By Brittany Llorente
Media Marketing Associate
Today is Password Day!
This day was designed to be a reminder to update your passwords and keep yourself safe from phishers.
Here are some tips and tricks for making sure your password protects you in the way it should.
Never reuse your password
It’s super easy to get used to doing this. You don’t want to have to remember a million passwords and instead of forgetting each time you try to log in, you use the same password for your banking information as you do to get on Facebook or Twitter.
However, think of having the same key for everything in your life. While it may seem easier to just hang on to one key and only one key, if that key is ever stolen, you give that person access to everything in your life. This is what it is like online. If your password is leaked, or phished from one website, they now have access to all your information. Now they have access to any saved credit cards you may have on a website, your bank information, and possibly more.
Vary your password from site to site to make sure if one password is hacked, they only get access to that information and nothing else.
Second-Factor Authorization (2FA)
You may have noticed that more and more companies are requiring that you enter your cell phone number or alternate email to receive a second-factor authorization. This feature is another way of stopping hackers and phishers from receiving your information.
How does this work?
If someone enters your information to log into a site that requires second-factor authorization (or has it enabled), the site monitors the IP address that the site is being accessed through, the country it is being accessed through, or if the log in is the first in a certain period of time, the site will send a 2FA.
The 2FA is a code that is autogenerated by the site. The site will send the authorization to either your email or phone number. Once you confirm the code, the page will give you access to the site like normal.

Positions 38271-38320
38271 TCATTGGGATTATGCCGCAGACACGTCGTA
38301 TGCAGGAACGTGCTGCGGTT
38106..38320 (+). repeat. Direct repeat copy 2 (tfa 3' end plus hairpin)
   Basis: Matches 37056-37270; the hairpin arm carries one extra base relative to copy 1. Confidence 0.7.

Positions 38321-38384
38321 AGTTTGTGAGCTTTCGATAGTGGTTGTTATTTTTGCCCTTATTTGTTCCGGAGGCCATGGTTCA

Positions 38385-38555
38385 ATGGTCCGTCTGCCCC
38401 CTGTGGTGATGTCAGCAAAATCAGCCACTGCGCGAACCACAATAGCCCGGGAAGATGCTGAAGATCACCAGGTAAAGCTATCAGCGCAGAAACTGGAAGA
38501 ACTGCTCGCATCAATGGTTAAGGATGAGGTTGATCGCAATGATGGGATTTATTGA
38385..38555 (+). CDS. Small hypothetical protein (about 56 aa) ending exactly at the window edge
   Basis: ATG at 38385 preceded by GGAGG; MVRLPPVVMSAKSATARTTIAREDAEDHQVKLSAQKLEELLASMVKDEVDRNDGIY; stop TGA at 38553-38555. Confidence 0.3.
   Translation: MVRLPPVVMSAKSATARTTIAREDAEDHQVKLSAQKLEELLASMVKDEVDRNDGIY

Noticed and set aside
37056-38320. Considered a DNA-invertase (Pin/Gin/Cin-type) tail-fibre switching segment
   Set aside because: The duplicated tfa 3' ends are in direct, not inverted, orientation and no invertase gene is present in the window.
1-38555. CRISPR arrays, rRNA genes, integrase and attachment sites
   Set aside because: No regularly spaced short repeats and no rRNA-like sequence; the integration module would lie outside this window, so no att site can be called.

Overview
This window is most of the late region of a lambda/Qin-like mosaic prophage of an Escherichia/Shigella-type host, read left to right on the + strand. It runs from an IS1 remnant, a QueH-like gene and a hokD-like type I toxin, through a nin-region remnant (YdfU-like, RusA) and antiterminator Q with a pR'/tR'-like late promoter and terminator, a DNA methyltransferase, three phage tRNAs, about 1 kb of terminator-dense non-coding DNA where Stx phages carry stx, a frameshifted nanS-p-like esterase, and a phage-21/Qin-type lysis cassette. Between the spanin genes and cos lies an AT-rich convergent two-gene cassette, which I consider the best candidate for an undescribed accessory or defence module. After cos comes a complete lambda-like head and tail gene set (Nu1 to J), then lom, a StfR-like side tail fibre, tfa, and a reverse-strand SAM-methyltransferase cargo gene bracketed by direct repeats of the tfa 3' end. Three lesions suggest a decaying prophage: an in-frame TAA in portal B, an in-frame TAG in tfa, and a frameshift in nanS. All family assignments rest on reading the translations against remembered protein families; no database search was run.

Why is this good? If someone happens to have your password and attempts to access your information, even a correct password can trigger the 2FA, sending you a notice that someone is trying to log in using your credentials. You now have a chance to update your password with no information being stolen.
If given the option, always enable 2FA. It may be more of a hassle, but it also makes it more of a hassle for hackers. Don’t make their job easy.
Don’t use your family members, pets, or important dates in passwords
It’s amazing how often we put important information out there without realizing it. If you take a gander at my Instagram or Twitter, you can likely find out what my favorite animal is, what my pets’ names are, when I was married, when my birthday is, and what city I grew up in.
If any of your passwords have this information in it, change it now.
In addition to making sure this information is not in your password, make sure this information is not in your security questions. It’s too easy to find out your mother’s maiden name, your first pet’s name, and what street you grew up on.
Pick the crazy security questions that are popping up now that require an answer that likely only you would know.
How are you feeling about your passwords?
Here are some additional references and articles that may be of interest for those wanting better passwords.
How to create a strong password and remember it – Via How-To Geek
Stay safe out there, folks!